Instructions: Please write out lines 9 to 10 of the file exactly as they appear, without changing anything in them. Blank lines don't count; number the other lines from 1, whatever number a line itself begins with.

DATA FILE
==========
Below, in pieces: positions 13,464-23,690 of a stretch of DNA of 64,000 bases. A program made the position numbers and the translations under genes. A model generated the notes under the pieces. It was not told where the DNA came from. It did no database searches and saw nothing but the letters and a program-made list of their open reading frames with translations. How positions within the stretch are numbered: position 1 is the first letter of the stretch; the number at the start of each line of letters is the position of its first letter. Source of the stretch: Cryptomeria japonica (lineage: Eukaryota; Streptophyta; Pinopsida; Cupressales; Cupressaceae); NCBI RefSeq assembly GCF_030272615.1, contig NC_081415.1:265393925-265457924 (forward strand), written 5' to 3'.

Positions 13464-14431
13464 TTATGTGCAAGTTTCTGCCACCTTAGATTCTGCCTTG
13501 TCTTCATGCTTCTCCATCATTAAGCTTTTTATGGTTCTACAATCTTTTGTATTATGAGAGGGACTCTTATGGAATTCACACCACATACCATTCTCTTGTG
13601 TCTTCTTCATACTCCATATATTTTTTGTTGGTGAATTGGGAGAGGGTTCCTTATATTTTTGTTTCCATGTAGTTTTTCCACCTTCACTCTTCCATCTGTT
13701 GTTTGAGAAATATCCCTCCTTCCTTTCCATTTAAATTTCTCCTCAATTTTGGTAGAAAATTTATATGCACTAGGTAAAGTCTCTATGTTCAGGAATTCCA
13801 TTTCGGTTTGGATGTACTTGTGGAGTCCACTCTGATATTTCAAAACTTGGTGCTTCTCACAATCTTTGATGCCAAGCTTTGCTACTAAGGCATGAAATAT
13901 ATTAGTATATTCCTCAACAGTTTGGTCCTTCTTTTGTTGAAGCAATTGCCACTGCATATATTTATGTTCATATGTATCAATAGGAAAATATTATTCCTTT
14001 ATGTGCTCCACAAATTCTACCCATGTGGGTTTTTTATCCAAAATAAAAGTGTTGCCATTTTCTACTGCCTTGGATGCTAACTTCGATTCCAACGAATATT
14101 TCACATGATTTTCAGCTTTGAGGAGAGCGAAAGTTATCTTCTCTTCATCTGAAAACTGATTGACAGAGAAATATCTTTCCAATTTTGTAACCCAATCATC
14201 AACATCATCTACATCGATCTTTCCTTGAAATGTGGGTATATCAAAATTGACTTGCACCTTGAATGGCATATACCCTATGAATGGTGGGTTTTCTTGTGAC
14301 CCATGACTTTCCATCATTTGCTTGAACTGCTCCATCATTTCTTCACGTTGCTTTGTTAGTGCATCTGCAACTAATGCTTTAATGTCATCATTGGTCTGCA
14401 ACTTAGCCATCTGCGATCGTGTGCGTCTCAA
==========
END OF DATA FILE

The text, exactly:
14001 ATGTGCTCCACAAATTCTACCCATGTGGGTTTTTTATCCAAAATAAAAGTGTTGCCATTTTCTACTGCCTTGGATGCTAACTTCGATTCCAACGAATATT
14101 TCACATGATTTTCAGCTTTGAGGAGAGCGAAAGTTATCTTCTCTTCATCTGAAAACTGATTGACAGAGAAATATCTTTCCAATTTTGTAACCCAATCATC